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Creating interest in history

It is important that young people today learn about history, at the world, national and local level.

However, getting them passionate about long ago names and events in a textbook can sometimes be a difficult task.

Learning about the past does not need to be limited to traditional classroom lectures and texts.

Sometimes the seeds of interest can be planted by other means. For instance, many in younger generations did not appreciate the sacrifice of America’s World War II veterans at Omaha Beach on D-Day until they saw the opening scenes of Steven Spielberg’s film “Saving Private Ryan.”

While a film is no substitute alone and does not suffice for a thorough education of history, it can often serve as a starting point to an investigation of a subject for many.

Along those lines, an author has taken an approach to get young readers interested in history here in Lawrence County.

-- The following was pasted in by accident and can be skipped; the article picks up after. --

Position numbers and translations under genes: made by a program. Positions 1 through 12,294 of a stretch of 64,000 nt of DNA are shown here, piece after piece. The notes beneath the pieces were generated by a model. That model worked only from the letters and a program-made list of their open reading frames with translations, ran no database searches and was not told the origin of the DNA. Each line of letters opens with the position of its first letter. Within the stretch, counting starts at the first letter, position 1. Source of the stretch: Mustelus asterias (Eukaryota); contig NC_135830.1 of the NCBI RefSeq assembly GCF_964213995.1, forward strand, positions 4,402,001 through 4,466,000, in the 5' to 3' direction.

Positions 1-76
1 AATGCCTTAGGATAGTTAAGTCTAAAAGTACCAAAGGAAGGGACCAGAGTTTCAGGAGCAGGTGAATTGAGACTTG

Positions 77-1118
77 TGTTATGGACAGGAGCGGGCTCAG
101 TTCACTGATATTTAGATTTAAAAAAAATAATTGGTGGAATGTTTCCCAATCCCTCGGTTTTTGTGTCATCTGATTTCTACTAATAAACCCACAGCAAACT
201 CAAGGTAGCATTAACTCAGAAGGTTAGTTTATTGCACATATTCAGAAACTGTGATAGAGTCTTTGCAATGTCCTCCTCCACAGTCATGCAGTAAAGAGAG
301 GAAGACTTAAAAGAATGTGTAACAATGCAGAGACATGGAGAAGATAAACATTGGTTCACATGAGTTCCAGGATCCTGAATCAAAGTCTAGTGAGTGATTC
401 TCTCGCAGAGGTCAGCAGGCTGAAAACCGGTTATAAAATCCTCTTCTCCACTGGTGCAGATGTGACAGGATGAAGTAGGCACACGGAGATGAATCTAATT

Kathy Cannon-Wiechman, of Cincinnati, has written novels for the Highlights Foundation, with the goal to “make history come alive for young readers.”

Her latest, “Not on Fifth Street,” is set against the backdrop of the 1937 in Ironton.
Based loosely on the stories of her father, who lived in the city at the time, and thoroughly researched locally, the book incorporates historical facts into the tale she has created about two young brothers dealing with the flood.

The 1937 flood was a major event, affecting towns from Pennsylvania to Missouri along the Ohio’s course and claimed hundreds of lives. But, 81 years removed from the present, its impact is not fully understood by many today.

Cannon-Wiechman’s book makes the story accessible, providing a vivid account of the disaster that struck Lawrence County and puts the readers at the scene.

We are thankful authors like her have made it their mission to bring history to today’s youth and we hope that it inspires readers in the area to further explore the rich history that took place in the area around them.